Sunday, November 10, 2013
Saturday, October 26, 2013
The important issue though is, how much has changed since?
Well in the past year, so many things have happened in the cycling scene in Singapore and the number of announcements, news items and discussions have far outpaced my ability to keep this ten-year old blog updated!
Stakeholders have been meeting with URA and LTA, sounding out suggestions, consulting on routes and even going on bicycle rides! In a very short time, advocates for cycling as an integral part of city life have become a united group, whether in government or from the ground.
The mission? Introduce, change and improve infrastructure, culture, mindset about cycling as a way of life and be a natural evolution from modern Singapore's foundation as a garden city. Also, we need to teach a lost generation how to ride a bicycle!
Suddenly, many things seem possible. And the people involved are not idealistic, some changes we will happily see now, others we know will only happen in a very distant future - so much so one person hoped he could enjoy some of that change before dying!
Many stakeholders have been advocates for a couple of decades, from their far-seeing conviction of what could be possible in Singapore. Some have been fuelled by their experiences overseas, themselves the fruit of a long, arduous journey involving many groups.
The hurry to appreciate better cycling possibilities hit a hard wall for a long time, with arguments dismissed with the suggestion it was too sweaty to cycle to work. Many believed the dismissal, not having tried mounting a saddle to appreciate the freedom it offered, or discovered the possibilities and joy of cycling to work.
As we grew more urbanised, as foldable bikes flooded the island, as some part of the island were liberated, as we discovered safe short routes at our doorstep, and as people travelled to other cities and experienced the fruits of their efforts and thought about the sort of city we were becoming, as we yearned for ways to liberate our minds from the intensity of city living as all this and more happened, the inevitable happened. The nonsensical suggestions of the past became serious considerations and efforts behind the scenes have begun to be expressed.
At a meeting at the Urban Redevelopment Authority between staff from URA, LTA and stakeholders, some had expected an angry conversation. Instead it was simply fruitful.
Participants found themselves in a conversation with government officers who were familiar with the fundamentals. The group recognised and appreciated experienced suggestions and technical ideas. The focus was very quickly orientated towards the challenges of our inherited infrastructure, attitudes honed by our history and expectations (or lack of) and then on to practical solutions for the short and long-term.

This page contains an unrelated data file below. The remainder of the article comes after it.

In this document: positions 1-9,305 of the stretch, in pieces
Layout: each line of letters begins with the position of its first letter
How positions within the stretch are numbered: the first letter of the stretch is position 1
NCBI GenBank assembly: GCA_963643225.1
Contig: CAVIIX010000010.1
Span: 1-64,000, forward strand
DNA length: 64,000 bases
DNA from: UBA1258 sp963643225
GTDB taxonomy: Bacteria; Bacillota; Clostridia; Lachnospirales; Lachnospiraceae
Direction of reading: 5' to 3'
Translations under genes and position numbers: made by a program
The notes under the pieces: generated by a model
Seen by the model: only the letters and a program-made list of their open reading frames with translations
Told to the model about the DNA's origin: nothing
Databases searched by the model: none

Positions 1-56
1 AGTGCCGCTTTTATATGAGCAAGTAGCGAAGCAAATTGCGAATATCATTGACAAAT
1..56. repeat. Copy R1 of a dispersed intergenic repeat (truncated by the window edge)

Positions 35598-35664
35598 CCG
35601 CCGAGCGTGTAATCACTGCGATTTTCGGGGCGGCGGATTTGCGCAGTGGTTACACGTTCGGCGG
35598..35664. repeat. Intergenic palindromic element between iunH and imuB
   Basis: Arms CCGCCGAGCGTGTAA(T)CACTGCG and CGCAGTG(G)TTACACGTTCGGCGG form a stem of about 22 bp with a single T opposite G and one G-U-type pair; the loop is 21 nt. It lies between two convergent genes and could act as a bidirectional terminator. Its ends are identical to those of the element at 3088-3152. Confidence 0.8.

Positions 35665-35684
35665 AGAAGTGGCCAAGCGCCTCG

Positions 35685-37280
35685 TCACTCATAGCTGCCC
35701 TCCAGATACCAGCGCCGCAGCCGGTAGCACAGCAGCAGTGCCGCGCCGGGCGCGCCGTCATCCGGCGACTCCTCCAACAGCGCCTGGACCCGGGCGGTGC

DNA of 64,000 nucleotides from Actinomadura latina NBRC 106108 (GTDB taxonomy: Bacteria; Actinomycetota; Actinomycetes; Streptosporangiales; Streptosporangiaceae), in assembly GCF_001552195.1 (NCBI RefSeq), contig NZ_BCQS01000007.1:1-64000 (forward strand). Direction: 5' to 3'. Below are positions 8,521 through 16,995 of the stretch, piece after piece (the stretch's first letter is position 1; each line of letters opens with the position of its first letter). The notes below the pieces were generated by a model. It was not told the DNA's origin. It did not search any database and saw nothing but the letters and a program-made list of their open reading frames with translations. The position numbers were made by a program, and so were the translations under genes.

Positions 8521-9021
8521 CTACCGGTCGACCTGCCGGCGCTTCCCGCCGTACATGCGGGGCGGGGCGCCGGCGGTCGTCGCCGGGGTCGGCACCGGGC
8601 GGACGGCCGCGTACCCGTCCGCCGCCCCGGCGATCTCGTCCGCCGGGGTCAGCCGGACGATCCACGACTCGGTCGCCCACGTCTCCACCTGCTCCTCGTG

This is the way change often takes place, gradually, over more than a decade!
And this will not be fast enough for some. And there will be growing pains.
The old debates will the resuscitated repeatedly and discussed, often without inheriting the wisdom of the past. Self-serving perspectives will surface noisily - these motorists, cyclists and even pedestrians will argue from a lack of holistic vision or sadly, just selfishness. But I am convinced from public engagements that these are NOT the views of the majority.
I have also been fortunate to experience those who have a vision of a city with considerateness for all users, and these will move the debate towards holistic solutions.
These people inspire, encourage and motivate, and they include folk from all walks of life, civil servants, motorists, cyclists and pedestrians. They give me hope for any and all of the challenges we will face in Singapore.
Wednesday, September 18, 2013
Fewer cars, fewer roads
By Kishore Mahbubani, for The Straits Times, 14 Sep 2013, by invitation http://www.straitstimes.com/st/print/1507520
A FEW weeks ago, on Aug 28, we celebrated the 50th anniversary of the famous speech given by Martin Luther King Jr entitled "I have a dream". He said: "I have a dream that my four little children will one day live in a nation where they will not be judged by the colour of their skin but by the content of their character."
The goal of his speech was to open the roads to advancement for his fellow black citizens. I too have a dream for my fellow Singaporeans. However, while the goal of his speech was to open the roads to advancement, my goal is to close the roads to advancement for my fellow citizens. The only difference between him and me is that while he was speaking metaphorically, I am speaking literally. We do not need many more physical roads or much more physical road space in Singapore.
One undeniable hard truth of Singapore is that we live in one of the smallest countries in the world. This is also why we have one of the most expensive land costs in the entire world. Apart from Monaco, no other United Nations member state has land as expensive as Singapore has per square foot. Hence, we should value every square foot. Every square foot we give up to road space is a square foot taken away from other valuable uses: pedestrian walkways, bike paths, green parks and so on.